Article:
H&W instructor Dustienne Miller, CYT, PT, MS, WCS wrote this post.
As specialists in pelvic health, we have the honor of being trusted with very private information. Our patients trust us with their secrets, their emotions, and their bodies. Sometimes patients reveal traumatic personal stories, both past and present. Even if our patients have not suffered emotional, physical, or sexual abuse, we can assume that the diagnosis of pelvic floor dysfunction is traumatic itself. Bouncing from clinician to clinician and inability to share their pain and experience with coworkers and friends is enough to increase baseline anxiety and depression levels. Yoga has proven to be an effective method in helping to heal Post Traumatic Stress Disorder and other mental comorbidities associated with pelvic floor dysfunction. But where do you start? How do you make your patient feel safe?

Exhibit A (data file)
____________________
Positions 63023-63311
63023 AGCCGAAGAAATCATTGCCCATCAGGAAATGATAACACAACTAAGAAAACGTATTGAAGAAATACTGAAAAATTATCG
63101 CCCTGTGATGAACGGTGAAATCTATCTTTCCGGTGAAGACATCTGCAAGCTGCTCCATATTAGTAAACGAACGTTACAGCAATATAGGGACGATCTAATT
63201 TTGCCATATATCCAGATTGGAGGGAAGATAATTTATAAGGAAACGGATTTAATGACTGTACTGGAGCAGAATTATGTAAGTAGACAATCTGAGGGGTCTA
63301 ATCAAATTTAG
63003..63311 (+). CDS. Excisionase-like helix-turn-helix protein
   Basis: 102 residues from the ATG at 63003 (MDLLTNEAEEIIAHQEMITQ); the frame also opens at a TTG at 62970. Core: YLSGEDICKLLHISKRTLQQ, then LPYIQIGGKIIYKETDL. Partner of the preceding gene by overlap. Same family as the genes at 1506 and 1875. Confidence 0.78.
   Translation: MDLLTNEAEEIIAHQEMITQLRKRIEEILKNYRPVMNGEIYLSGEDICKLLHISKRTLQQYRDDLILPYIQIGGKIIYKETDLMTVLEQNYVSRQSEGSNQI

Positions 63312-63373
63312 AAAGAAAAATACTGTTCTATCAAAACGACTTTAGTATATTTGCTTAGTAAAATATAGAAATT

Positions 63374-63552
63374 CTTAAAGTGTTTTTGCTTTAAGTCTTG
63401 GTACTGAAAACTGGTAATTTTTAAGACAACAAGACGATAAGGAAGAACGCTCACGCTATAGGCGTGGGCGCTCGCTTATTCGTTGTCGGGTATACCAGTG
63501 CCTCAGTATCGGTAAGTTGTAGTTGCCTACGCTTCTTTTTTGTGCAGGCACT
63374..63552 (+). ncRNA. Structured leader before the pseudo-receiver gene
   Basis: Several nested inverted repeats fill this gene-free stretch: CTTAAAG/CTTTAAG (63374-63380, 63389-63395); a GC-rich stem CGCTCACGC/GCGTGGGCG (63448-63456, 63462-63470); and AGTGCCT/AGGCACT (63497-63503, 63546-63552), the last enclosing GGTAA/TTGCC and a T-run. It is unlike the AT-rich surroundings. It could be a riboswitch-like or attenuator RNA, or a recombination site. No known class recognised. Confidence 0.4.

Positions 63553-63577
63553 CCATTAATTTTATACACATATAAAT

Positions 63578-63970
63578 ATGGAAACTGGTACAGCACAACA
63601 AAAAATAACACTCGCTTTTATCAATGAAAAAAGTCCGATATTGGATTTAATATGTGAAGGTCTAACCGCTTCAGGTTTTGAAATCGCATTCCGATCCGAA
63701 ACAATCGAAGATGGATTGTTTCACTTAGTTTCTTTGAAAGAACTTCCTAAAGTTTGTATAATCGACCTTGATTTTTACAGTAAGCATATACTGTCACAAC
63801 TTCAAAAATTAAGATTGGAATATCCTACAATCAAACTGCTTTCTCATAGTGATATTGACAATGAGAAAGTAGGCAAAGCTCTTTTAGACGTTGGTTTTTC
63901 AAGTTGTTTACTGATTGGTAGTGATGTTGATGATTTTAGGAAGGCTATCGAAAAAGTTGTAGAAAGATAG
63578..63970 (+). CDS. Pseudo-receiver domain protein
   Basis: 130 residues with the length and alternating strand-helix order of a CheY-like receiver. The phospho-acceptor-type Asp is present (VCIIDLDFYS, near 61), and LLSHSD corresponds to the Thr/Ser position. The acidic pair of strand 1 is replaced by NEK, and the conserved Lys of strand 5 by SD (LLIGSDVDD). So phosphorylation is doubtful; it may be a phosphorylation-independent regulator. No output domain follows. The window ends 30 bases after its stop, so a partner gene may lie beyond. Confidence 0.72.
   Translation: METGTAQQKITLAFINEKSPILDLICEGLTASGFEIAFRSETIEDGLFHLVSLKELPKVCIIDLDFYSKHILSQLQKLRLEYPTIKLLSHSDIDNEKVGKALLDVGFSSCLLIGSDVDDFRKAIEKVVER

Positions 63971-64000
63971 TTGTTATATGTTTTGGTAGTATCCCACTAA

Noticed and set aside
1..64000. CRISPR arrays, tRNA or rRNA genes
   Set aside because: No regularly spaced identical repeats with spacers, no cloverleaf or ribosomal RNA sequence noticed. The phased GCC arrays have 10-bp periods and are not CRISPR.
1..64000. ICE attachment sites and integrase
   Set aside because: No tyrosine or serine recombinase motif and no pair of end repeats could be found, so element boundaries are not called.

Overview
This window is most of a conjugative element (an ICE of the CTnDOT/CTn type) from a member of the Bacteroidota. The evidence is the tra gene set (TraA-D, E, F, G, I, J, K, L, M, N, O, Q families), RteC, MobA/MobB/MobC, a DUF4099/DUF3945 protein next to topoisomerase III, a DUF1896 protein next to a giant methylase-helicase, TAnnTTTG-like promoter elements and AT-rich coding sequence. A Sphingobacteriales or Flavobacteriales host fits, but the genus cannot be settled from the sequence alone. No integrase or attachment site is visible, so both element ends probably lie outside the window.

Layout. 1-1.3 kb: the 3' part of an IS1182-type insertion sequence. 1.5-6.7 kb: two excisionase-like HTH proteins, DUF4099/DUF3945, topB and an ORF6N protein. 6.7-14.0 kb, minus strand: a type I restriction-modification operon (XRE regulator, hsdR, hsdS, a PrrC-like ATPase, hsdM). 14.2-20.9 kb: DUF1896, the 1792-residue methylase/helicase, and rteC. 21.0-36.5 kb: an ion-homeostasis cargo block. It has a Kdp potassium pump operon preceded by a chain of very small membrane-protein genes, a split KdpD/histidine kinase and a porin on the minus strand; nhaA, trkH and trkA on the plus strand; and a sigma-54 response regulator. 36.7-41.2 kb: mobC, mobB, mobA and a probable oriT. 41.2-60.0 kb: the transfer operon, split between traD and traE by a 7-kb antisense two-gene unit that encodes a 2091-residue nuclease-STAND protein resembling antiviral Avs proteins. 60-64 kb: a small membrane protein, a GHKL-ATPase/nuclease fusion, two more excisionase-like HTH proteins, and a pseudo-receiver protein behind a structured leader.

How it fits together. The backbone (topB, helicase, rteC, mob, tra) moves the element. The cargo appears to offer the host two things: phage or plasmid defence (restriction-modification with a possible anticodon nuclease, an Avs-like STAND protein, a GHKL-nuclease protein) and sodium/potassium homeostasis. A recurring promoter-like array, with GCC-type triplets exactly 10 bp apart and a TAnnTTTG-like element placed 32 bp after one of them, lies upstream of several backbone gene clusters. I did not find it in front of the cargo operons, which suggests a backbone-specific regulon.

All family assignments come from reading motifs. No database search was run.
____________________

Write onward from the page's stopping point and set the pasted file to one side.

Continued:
In David Emerson and Elizabeth Hopper?s book Overcoming Trauma through Yoga, there is guidance on how to appropriately guide your patient or yourself through a yoga program that feels safe and appropriate. As clinicians, we are very aware of monitoring patient response in the treatment room. If we notice guarding or dissociation we do not continue the session according to the goals we have set for the patient, rather we meet the patient where they are at that time on that day and work accordingly. I recommend we utilize the same sensitivity with our patients when creating a home program and working with our patients in open gym areas. What might feel great for us (ie: downward facing dog) may trigger trauma for another. Be mindful of the transition from the emotionally charged manual treatment to a less contained room like an open gym. Instructing a patient in pelvic tilts and bridging with other people around could trigger an emotional response, especially if their emotions were primed after myofascial release in the pelvis and abdomen. Bottom line: take the sensitivity you have at the plinth and carry it over into the exercise component of your treatments. Your patient will lead the way.
Dustienne Miller is a board certified women?s health clinical specialist and Kripalu Yoga teacher. She is the creator of the DVD Your Pace Yoga: Relieving Pelvic Pain, a musical theatre performer, and a terrible cook. Her two day class offered through Herman and Wallace, Yoga for Pelvic Pain, is being offered in San Diego next March.